which can be brought together by somatic
    recombination to make a complete V region gene.
  • Many V region gene segments are present in the
    genome, thus providing a heritable source of
  • Combinatorial diversity results from the random
    recombination of separate V , D and J gene
    segments to form a complete V region exon.
  • Variability at the joints is increased by
    N-region and P-region additions and by the
    variable deletion of nucleotides at the ends of
    coding sequences.
  • The association if different light and heavy
    chain V regions to form the antigen-binding site
    of an Ig molecule contributes further to the
  • Finally, after an immunoglobulin is expressed,
    the coding regions of the V regions are modified
    by somatic hypermutation following stimulation of
    the B cell by antigen.

Structural Variation in Immunoglobulin Constant
  • The immunoglobulin H-chain isotype are
    distinguished by the structure of their constant
  • Antibody C-regions confer functional
  • Co-expression of IgM and IgD on B cells results
    from alternatively spliced H-chain transcripts.
  • Transmembrane and secreted forms of Igs are
    generated from alternative H-chain transcripts.
  • CLASS SWITCHING the same VH exon can associate
    with different CH genes in the course of an
    immune response.

Organization Of The Ig Heavy-chain C-region Genes
In Mice And Human
Co-expression of IgD and IgM is Regulated By RNA
Co-Expression of IgD and IgM
  • Mature B cells that co-express IgM and IgD on
    their surface have not undergone class switching.
  • In mature B cells, transcription initiated at the
    VH promoter extends through both Cµ and Cd exons.
  • The long primary transcript is then processed by
    cleavage and polyadenylation (AAA), and by
  • In this process there is no alteration at the DNA
  • The differential processing of the long mRNA
    transcripts is developmentally regulated.
    Immature B cells express only IgM mature B cells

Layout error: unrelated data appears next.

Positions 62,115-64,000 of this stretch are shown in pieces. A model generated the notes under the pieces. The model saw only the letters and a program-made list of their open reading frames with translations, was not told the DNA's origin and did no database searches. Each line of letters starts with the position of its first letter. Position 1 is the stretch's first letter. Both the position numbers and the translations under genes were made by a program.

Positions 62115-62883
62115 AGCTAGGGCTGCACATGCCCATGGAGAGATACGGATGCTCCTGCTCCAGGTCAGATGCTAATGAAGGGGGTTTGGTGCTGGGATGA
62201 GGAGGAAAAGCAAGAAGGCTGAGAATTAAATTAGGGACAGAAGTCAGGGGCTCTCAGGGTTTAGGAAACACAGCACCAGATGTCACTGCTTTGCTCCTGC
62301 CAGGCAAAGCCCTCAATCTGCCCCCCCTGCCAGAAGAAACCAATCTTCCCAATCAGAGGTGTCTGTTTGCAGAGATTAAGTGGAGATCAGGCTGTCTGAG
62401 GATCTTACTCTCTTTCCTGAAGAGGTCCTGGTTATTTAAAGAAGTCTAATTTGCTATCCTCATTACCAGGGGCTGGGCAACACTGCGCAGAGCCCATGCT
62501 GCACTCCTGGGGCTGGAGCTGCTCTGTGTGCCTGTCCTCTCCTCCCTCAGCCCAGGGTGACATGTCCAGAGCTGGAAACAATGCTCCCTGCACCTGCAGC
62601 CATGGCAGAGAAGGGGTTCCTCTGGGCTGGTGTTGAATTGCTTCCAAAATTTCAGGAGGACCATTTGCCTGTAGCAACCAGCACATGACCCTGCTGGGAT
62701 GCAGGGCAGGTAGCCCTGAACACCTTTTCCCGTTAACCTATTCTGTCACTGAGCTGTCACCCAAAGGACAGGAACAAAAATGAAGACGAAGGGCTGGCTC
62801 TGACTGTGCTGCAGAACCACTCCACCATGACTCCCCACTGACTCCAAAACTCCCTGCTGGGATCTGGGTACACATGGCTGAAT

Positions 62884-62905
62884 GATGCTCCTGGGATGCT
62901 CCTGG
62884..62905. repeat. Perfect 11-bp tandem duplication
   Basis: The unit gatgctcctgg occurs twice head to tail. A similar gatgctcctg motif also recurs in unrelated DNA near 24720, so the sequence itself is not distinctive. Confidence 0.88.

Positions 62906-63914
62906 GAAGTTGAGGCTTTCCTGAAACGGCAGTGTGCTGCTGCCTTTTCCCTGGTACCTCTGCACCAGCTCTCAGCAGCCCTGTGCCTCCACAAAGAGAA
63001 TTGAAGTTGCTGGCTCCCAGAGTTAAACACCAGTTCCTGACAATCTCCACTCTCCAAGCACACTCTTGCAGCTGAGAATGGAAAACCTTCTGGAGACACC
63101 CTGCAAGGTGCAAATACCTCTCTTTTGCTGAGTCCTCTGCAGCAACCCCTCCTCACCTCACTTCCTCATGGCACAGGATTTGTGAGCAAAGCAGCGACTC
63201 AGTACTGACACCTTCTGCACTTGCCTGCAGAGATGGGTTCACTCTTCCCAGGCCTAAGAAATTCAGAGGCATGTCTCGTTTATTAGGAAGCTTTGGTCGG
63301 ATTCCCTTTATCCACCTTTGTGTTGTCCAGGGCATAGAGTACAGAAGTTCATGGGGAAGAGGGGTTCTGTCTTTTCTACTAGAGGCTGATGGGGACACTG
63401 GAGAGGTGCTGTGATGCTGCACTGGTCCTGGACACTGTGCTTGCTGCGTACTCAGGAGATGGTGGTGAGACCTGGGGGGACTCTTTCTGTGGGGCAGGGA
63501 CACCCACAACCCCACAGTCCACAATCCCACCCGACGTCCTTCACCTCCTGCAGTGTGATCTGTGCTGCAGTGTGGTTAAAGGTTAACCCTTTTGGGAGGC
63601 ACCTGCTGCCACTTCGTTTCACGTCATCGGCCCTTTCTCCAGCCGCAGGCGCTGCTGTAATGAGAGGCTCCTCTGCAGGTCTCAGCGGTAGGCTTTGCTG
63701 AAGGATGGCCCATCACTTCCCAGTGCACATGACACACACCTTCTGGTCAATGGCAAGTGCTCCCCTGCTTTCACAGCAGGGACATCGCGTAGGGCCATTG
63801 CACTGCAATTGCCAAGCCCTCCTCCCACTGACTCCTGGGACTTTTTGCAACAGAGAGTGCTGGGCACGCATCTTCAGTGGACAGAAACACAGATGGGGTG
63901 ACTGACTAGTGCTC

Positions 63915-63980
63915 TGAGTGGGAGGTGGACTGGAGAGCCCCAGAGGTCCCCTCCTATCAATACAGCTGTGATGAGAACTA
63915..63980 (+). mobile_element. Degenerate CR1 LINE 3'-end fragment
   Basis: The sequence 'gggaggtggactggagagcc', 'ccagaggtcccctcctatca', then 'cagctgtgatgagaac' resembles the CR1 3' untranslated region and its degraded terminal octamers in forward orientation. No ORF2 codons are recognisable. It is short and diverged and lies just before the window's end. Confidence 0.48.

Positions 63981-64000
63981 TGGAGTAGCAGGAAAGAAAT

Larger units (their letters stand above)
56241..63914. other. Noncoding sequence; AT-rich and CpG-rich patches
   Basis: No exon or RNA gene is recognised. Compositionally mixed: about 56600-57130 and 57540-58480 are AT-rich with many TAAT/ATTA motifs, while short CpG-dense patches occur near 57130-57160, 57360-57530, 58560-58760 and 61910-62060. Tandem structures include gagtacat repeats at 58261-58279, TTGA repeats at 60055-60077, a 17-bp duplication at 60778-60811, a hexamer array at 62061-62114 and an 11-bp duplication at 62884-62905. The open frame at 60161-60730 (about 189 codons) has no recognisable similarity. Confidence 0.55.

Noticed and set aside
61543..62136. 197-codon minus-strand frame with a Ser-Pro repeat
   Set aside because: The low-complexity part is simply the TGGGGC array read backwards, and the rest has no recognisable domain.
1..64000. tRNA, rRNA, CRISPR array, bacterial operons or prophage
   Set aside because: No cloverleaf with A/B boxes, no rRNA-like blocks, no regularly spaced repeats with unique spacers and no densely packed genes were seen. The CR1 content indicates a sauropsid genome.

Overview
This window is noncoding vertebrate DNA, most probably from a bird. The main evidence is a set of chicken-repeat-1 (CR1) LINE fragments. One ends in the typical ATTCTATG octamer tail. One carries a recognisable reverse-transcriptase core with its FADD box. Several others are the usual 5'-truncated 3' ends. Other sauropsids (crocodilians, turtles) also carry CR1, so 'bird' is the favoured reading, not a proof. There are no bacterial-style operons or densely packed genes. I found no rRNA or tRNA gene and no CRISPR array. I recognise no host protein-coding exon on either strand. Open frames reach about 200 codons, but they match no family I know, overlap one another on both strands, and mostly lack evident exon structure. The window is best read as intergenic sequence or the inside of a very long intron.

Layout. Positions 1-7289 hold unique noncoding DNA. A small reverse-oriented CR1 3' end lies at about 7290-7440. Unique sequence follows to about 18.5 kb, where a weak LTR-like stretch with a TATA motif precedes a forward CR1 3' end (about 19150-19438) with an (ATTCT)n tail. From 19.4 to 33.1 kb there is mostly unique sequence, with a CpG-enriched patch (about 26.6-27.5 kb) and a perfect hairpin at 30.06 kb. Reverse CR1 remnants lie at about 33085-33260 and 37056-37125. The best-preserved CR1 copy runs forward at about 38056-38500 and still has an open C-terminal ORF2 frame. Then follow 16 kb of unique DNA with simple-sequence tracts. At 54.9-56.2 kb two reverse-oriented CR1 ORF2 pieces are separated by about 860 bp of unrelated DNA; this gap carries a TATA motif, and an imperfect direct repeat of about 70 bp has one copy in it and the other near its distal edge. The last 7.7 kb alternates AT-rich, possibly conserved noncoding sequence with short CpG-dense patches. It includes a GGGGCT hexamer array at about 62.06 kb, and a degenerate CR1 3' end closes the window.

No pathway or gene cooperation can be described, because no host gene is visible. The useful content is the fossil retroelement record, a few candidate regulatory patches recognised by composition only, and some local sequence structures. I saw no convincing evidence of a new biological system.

IgM and IgD activated B cells lose expression of
    IgD and express a single isotype of Ig.
  • The exact function of IgD on the surface of
    mature B cells is unclear. Gene-target mice
    lacking the delta exon appear to have normal
    immune responses.

Transmembrane and Secreted Forms of Igs
Transmembrane and Secreted Forms of Igs
Both forms are derived from the same H-chain gene
  • Each H-chain has
  • Two exons that encode the transmembrane region
    and the cytoplasmic tail
  • One exon that encodes the carboxy-terminus of the
    secreted form
  • The events that dictate whether a H-chain RNA
    will result in secreted or transmembrane occur
    during processing of the initial transcript.
  • The selection of transmembrane or secreted form
    is developmentally regulated. Prior to antigen
    stimualtion B cells make predominately the
    transmembrane form. However, plasma cell make
    exclusively the secreted form.

Isotype Switching Involves Recombination Between
Specific Switch Signals
Isotype Switching
  • Repetitive DNA sequences that guide isotype
    switching are found upstream of each of the
    C-region genes.
  • Switching occurs by recombination between these
    repetitive sequences (switch signals).
  • Isotype switching results in deletion of the
    intervening DNA
  • Since the intervening DNA is deleted back
    switches are not possible, but additional
    switches to down stream isotypes is possible
  • The initial switching event takes place from the
    µ switch region
  • Subsequent switches to other isotypes take place
    from the recombinant switch region formed after µ
  • Isotype switching is unlike V(D)J recombination
    is several ways
  • All isotype switching is productive
  • It uses different recombination signal sequences
    and enzymes
  • It happens after antigen stimulation not during B
    cell development
  • The switching process is not random it is
    regulated by external signals from T cells

Isotype Switching Involves Recombination Between
Specific Switch Signals
Somatic Hypermutation
Somatic hypermutation further diversifies the Ab
  • Introduces variation into the rearranged
    immunoglobulin V-region that is subject to
    positive and negative selection
  • Occurs in the germinal center following antigen
    stimulation of the B cell.
  • Somatic hypermutation requires signals from
    activated T cells
  • Hypermutation is thought to occur due to the
    introduction of double strand breaks in the DNA
    of V regions, followed by error prone repair.
  • Hypermutation occurs at a similar time to class
    switching, but appear to involve different
    enzymes and mechanisms.
  • We will cover hypermutation in more detail in the
    lectures on B cell activation.

Regulation of Ig-Gene Transcription
  • Immunoglobulin genes are expressed only in B
  • Genes are expressed at different rates during
    different stages of development
  • Three major classes of cis regulatory sequences
    in DNA regulate transcription of Ig-genes
  • Promoters short nucleotide sequences extending
    about 200 bp upstream from the start site, that
    promote intiation of RNA transcription
    orientation dependent.
  • Ehancers nucleotide sequences siturate some
    distance upstream or downstream from a gene that
    activate transcription from the promoter sequence
    in an orientation-independent manner
  • Silencers nucleotide sequences that
    down-regulate transcription, operating in both
    directions over a distance

Promoters, Enhancers and Silencers inH-Chain